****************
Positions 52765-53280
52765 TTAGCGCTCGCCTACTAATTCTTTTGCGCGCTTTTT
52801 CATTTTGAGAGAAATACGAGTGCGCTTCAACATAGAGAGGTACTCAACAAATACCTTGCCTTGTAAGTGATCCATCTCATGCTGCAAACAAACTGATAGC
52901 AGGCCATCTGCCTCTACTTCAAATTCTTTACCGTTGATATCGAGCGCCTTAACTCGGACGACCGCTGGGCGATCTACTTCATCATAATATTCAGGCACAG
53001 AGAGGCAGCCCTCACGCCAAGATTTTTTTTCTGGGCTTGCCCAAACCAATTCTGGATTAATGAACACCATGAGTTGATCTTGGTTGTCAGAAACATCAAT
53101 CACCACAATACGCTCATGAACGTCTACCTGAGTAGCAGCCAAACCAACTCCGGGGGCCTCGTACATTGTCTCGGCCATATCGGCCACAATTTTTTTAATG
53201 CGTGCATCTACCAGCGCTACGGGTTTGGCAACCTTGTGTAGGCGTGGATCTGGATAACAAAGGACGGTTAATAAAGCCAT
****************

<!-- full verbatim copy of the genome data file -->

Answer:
Positions 52765-53280
52765 TTAGCGCTCGCCTACTAATTCTTTTGCGCGCTTTTT
52801 CATTTTGAGAGAAATACGAGTGCGCTTCAACATAGAGAGGTACTCAACAAATACCTTGCCTTGTAAGTGATCCATCTCATGCTGCAAACAAACTGATAGC
52901 AGGCCATCTGCCTCTACTTCAAATTCTTTACCGTTGATATCGAGCGCCTTAACTCGGACGACCGCTGGGCGATCTACTTCATCATAATATTCAGGCACAG
53001 AGAGGCAGCCCTCACGCCAAGATTTTTTTTCTGGGCTTGCCCAAACCAATTCTGGATTAATGAACACCATGAGTTGATCTTGGTTGTCAGAAACATCAAT
53101 CACCACAATACGCTCATGAACGTCTACCTGAGTAGCAGCCAAACCAACTCCGGGGGCCTCGTACATTGTCTCGGCCATATCGGCCACAATTTTTTTAATG
53201 CGTGCATCTACCAGCGCTACGGGTTTGGCAACCTTGTGTAGGCGTGGATCTGGATAACAAAGGACGGTTAATAAAGCCAT